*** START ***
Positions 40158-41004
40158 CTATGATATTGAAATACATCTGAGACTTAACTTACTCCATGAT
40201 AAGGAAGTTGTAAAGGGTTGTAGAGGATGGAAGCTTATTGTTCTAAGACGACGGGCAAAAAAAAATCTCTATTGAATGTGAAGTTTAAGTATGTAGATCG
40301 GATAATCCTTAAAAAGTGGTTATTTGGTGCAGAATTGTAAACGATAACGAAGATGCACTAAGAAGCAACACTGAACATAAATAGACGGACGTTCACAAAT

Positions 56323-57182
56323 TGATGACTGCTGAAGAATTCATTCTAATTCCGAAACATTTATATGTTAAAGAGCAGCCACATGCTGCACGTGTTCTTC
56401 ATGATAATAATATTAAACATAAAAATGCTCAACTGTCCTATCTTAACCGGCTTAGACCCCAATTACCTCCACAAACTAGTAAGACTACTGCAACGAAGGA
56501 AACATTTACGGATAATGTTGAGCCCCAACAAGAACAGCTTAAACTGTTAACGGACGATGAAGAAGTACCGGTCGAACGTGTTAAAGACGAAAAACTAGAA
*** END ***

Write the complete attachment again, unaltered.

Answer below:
Positions 40158-41004
40158 CTATGATATTGAAATACATCTGAGACTTAACTTACTCCATGAT
40201 AAGGAAGTTGTAAAGGGTTGTAGAGGATGGAAGCTTATTGTTCTAAGACGACGGGCAAAAAAAAATCTCTATTGAATGTGAAGTTTAAGTATGTAGATCG
40301 GATAATCCTTAAAAAGTGGTTATTTGGTGCAGAATTGTAAACGATAACGAAGATGCACTAAGAAGCAACACTGAACATAAATAGACGGACGTTCACAAAT

Positions 56323-57182
56323 TGATGACTGCTGAAGAATTCATTCTAATTCCGAAACATTTATATGTTAAAGAGCAGCCACATGCTGCACGTGTTCTTC
56401 ATGATAATAATATTAAACATAAAAATGCTCAACTGTCCTATCTTAACCGGCTTAGACCCCAATTACCTCCACAAACTAGTAAGACTACTGCAACGAAGGA
56501 AACATTTACGGATAATGTTGAGCCCCAACAAGAACAGCTTAAACTGTTAACGGACGATGAAGAAGTACCGGTCGAACGTGTTAAAGACGAAAAACTAGAA